Bob Roddy, a Brown grad and manager of a station in Blythe, California called looking for someone who could do Top 40 and would work cheap.
When Bob Roddy
was on the phone, we played my tape over the phone.
The manager of the radio station, KYOR
, was Bob Roddy
was paying me $70 a week to work at the non-directional 250 watt "powerhouse" in the middle of the Palo Verde Valley.
There are more than a few stories from Blythe, but the promotions Bob Roddy
came up with are unforgettable.
hid a capsule with a $500 certificate somewhere in the Blythe city or county area.
We gave clues on the air and it worked like a giant scavenger hunt.
It was wild.
Five hundred dollars was a lot of dough in 1963 and there was lot of interest.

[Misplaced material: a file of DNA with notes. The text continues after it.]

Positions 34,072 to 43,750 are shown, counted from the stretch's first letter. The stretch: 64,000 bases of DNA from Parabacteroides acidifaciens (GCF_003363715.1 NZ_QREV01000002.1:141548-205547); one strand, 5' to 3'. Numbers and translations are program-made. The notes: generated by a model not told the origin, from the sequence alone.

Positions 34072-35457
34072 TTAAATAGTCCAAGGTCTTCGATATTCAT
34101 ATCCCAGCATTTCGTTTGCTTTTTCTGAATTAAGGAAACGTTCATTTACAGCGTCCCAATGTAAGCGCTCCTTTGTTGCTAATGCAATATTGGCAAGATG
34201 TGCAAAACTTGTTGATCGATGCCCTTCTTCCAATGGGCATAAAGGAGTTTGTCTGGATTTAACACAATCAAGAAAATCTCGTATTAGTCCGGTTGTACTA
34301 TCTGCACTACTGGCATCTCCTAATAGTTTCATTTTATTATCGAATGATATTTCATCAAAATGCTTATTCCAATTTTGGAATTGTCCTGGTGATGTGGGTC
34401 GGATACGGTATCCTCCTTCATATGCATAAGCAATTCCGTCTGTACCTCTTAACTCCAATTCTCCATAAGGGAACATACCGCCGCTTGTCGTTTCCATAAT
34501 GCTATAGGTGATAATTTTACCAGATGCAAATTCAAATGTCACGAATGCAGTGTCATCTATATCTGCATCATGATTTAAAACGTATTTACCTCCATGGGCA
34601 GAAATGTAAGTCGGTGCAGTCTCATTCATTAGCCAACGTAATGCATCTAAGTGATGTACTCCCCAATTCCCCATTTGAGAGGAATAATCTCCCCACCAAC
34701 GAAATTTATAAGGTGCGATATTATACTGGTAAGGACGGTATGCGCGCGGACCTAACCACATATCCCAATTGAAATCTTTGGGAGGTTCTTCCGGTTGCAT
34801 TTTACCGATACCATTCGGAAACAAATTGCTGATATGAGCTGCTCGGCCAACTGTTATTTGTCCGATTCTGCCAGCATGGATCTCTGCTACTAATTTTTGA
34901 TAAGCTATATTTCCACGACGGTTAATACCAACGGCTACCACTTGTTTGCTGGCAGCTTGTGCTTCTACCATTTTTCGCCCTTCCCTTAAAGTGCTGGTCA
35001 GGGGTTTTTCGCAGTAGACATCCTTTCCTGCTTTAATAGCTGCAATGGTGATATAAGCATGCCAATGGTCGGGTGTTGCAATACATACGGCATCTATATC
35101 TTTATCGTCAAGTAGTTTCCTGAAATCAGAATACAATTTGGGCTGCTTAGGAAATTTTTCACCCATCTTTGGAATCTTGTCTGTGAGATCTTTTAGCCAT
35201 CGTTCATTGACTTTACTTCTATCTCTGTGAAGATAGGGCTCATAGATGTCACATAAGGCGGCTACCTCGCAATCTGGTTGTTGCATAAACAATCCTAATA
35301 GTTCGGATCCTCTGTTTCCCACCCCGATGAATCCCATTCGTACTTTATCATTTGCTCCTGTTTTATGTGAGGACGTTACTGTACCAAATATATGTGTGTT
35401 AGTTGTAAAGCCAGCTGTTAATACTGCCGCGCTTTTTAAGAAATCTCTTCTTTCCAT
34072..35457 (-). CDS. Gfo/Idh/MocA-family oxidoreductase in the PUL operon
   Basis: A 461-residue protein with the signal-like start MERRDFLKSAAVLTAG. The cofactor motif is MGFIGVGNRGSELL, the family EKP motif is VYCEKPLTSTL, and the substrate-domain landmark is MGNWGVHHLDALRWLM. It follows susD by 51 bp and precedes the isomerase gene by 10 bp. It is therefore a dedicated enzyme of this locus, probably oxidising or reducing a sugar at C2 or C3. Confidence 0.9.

As the clues led inexorably toward the contest climax, there were crowds…..like 100 plus people digging in the little mesa just outside of the city limits.
They had followed the clues correctly and where they were digging was where Bob Roddy
had hidden the capsule.
had hidden it too well.
People were digging and digging but they weren't finding the capsule.
They found cans, garbage, and at least a dozen rattlesnakes.
The snakes, hibernating, often surrounded by dozens of babies, were exhumed and dispatched.
As the day progressed without a successful "discovery", Bob
was getting worried.
Even in 1963, there were litigious souls about and a couple of snakebites would produce a big lawsuit.
I have no proof of this, but I believe that sometime in the night, Bob Roddy
solved the problem with another capsule.
Early the next morning, a listener found the capsule in area previous listeners had dug, dug, and re-dug.
How they missed it only Bob knows.
And I know for months he
worried that the original capsule would surface and he
would be busted.
wasn't and the contest was a smashing success.